“It is, in its current design, a fortress that is very interior … very similar to some other buildings that have been built in Oakland for the use of the building and not for the benefit of the community,” she continued.

The board voted 7-0 in favor of the Central Kitchen project.

The board also heard a presentation from members of KIPP Bridge Charter School. KIPP Bridge, located in West Oakand, currently serves grades 5-8, and its leaders are now seeking to open a school that will serve elementary students. “KIPP Bridge is doing a tremendous job at the middle school level,” said Superintendent Antwan Wilson. Elementary education, according to Wilson, has “not been the primary area for KIPP.”

Board directors asked about the demographics of the student body the new school will serve as well as the relationship between KIPP and the greater West Oakland community, particularly how KIPP Bridge works with other schools like McClymonds High School. For enrollment purposes, students living in West Oakland are given priority, according to KIPP’s plan, but school board vice president Jody London (District 1) commented that neighborhood priority is still low. According to London, before neighborhood is considered, students with a sibling in the KIPP Bridge program will be given priority, followed by students receiving free or reduced price lunches.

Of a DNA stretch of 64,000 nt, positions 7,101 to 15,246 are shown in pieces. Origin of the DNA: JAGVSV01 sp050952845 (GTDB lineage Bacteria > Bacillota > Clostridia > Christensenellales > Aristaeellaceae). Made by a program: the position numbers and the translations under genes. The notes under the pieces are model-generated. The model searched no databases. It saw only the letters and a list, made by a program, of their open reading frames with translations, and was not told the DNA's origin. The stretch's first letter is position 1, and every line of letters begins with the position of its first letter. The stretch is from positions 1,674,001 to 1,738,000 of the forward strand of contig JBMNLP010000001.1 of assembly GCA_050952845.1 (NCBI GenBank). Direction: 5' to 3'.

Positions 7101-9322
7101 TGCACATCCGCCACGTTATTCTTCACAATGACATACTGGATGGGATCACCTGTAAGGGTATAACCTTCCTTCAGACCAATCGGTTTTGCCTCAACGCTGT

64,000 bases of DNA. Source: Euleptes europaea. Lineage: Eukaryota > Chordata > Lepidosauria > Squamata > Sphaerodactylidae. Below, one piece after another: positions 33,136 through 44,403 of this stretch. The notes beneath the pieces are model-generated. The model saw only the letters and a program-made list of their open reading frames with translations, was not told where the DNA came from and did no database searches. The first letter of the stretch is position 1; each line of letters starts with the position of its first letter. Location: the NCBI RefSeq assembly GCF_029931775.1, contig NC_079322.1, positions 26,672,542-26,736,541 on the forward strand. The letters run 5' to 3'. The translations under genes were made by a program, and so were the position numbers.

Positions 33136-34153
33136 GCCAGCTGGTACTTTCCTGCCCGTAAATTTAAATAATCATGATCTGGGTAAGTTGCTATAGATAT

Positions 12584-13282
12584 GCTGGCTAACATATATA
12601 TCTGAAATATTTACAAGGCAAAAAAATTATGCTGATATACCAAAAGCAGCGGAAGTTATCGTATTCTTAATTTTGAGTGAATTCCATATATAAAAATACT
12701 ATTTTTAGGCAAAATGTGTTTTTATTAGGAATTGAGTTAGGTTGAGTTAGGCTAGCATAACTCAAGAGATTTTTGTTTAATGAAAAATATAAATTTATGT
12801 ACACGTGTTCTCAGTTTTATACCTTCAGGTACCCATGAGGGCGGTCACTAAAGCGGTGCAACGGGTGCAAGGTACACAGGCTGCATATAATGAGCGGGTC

KIPP members had originally requested a renewal of its charter with OUSD schools, but wrote a letter to Superintendent Wilson on October 29 to withdraw the request, and plan to resubmit their charter renewal request next year. The charter expires in June 2017. There was no vote involving the KIPP Bridge charter or the proposed elementary school.

The board also voted unanimously in favor of a partnership with Lazear Charter Academy, a K-8 Education for Change (EFC) school in the Fruitvale. Under the agreement, a new facility will be built as an OUSD property, but will be leased from the district by EFC to house Lazear Charter Academy under a 40-year agreement. Several administrators, teachers, and parents spoke about the quality of the facilities at Lazear. The original building burned down, and was replaced by portables.

Gonzales initially raised concerns regarding the lease agreement with Lazear. “I’m not comfortable with a 40-year lease,” said Gonzales. “While I think very highly of the current leadership of the school, I think the school is doing great things, I don’t know who is going to be leading that school in 10 years, never mind 40 years.”

Members of local activist group By Any Means Necessary (BAMN) were also in attendance, protesting the district’s proposed special education policies. Public comments on non-agenda items were held at the end of the meeting, and members of the organization complained that moving the public comments later in the evening was unfair.